- A personal favorite of mine: leaders trying to pretend that [our region] has a vibrant community of angel investors. Angel investors are not just "any rich person". They are a specific type of wealthy person who is skilled in high-risk technology bets. Most communities never had any actual angel investors. A true high-growth high-tech sector was always dead in the water without real angel investors and venture capital firms.
These were the tactics of the old game. There's a new game.
The new game: winning the hearts and minds of remote workers
If I was the mayor of a town of 500,000 people or 50,000 people (in Colorado or Ireland or Albania or Queensland... wherever!), I would call up my team at the local economic office and give them a new directive:
"Drop everything and focus on remote work".
When people can work from anywhere, they will make choices. And cities and towns are now in a subtle but powerful war for residents and workers.
A massive shift has changed the rules of the game. The game is what the French call attractivité — getting people to choose you and your region, economically speaking.
Cities used to have to depend on the power of their cherished local employers, local jobs, and local industries when promoting their region as a place to live and work.
Now, the source of jobs and income has been radically uncoupled from literal physical proximity. Any town or region can promote itself as a great place to live — on its own merits. The remote worker money flows in from everywhere and anywhere in the world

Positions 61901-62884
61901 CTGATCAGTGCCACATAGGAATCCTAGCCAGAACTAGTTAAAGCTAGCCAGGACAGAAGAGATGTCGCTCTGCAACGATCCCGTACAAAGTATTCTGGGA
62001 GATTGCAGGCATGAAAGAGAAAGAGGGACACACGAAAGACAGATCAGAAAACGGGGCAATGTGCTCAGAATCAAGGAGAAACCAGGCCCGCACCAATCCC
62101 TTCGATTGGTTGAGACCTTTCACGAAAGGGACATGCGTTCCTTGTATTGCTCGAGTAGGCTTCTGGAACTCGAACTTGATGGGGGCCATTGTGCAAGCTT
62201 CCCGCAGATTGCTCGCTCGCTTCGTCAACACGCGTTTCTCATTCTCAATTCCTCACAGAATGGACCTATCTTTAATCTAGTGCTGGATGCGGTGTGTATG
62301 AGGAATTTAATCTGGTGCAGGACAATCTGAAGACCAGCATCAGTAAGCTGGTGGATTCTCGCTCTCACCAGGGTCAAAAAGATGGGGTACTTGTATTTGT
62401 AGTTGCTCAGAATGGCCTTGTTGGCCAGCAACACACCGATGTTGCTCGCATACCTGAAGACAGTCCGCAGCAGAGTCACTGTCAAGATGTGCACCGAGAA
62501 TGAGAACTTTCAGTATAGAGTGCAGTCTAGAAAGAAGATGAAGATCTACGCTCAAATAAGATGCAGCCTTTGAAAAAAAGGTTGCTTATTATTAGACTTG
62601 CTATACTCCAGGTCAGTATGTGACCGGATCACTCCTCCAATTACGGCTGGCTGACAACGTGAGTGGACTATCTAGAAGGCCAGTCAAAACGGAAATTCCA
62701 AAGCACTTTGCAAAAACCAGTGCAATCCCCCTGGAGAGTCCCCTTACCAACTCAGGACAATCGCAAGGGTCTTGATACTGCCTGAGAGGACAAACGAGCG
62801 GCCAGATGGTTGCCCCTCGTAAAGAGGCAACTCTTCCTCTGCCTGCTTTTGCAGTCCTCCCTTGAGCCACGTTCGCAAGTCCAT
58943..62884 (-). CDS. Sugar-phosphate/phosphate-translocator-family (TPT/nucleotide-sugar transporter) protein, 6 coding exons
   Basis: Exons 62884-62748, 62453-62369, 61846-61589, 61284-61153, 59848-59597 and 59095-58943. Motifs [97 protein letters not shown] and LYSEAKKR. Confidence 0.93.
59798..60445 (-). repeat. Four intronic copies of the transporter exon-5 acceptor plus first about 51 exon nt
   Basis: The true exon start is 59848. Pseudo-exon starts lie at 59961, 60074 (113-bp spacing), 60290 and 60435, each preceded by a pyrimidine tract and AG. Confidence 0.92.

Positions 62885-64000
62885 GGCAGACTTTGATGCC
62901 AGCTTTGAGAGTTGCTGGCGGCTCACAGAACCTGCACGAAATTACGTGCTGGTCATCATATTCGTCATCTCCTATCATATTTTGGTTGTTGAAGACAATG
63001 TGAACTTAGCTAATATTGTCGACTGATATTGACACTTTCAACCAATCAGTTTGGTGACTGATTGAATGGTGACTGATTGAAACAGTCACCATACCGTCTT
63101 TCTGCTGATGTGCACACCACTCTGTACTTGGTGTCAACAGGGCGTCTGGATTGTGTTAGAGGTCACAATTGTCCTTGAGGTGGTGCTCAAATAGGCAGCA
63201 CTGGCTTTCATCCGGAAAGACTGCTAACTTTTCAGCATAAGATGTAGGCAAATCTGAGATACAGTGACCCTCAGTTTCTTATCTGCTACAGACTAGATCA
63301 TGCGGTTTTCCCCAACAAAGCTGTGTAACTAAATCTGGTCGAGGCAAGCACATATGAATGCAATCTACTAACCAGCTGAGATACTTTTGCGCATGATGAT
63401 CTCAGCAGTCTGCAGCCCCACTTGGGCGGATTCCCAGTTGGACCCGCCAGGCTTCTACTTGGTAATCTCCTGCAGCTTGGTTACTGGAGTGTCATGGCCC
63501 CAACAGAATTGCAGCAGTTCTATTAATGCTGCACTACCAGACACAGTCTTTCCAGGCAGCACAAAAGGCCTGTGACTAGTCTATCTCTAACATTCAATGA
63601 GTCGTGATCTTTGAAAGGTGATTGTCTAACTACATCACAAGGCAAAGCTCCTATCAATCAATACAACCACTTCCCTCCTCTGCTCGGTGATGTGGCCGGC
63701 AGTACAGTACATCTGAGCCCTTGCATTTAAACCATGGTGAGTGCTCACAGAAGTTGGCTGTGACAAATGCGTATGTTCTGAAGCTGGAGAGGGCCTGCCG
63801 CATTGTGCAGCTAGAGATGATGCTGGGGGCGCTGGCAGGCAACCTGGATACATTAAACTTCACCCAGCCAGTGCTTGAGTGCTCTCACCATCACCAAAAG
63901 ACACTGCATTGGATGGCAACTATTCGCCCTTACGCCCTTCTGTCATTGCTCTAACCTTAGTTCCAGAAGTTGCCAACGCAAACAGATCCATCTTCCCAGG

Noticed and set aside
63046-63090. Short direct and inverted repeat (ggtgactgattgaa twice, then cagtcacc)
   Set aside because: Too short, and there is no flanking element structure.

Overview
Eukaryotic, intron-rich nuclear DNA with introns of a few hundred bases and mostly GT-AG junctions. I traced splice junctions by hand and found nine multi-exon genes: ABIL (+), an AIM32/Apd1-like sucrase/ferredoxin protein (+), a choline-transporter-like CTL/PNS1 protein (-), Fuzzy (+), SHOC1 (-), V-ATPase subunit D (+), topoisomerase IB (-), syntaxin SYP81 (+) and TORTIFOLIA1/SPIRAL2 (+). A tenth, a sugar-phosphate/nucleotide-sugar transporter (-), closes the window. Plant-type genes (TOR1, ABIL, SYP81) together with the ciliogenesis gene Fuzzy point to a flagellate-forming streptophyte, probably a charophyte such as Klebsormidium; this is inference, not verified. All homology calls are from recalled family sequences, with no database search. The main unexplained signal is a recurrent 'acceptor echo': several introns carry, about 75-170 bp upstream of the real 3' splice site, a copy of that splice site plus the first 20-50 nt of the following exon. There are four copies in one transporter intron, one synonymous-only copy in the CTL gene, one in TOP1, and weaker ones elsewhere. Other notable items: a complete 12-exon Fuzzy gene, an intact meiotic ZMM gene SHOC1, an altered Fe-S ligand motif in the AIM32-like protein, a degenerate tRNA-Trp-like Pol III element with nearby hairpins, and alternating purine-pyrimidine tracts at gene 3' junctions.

So the focus of attractivité can be the cost of living, community vibes, local hobbies, weather, nightlife, family-friendliness, safety, etc. in addition to the local darling aerospace engineering or pharmaceutical company that everybody loves, that creates thousands of jobs.
Yes, local towns, I'm speaking directly to you now. It's great to have a prestigious anchor employer that you can pump up as a source of jobs — but the jobs are everywhere now and decoupled from the locations of the headquarters. Think about the location-independent workers!
Some regions are indeed already way ahead in thinking about this.
Case study: Dubrovnik, Croatia
On the Adriatic sea, at a latitude between Rome and Florence, lies a city called Dubrovnik, at the southeastern tip of Croatia's long coastline.
In May 2022, public and private stakeholders came together in Dubrovnik to host the Work.Place.Culture conference. This conference was specifically aimed at bringing together thinkers and doers to discuss destination marketing and policy-making in the age of remote work. In short: How can cities like Dubrovnik make themselves world-class destinations for remote workers?
The case of Dubrovnik is a great example of local private organizations (in this case, Saltwater Nomads) working in tandem with an open-minded local government, which has the public authority to shape policy and direct marketing and operational efforts to implement remote-work friendly recommendations.
Ultimately cities do need to work hand-in-hand with national governments to ensure the right visas are in place for people to legally come and work in the country.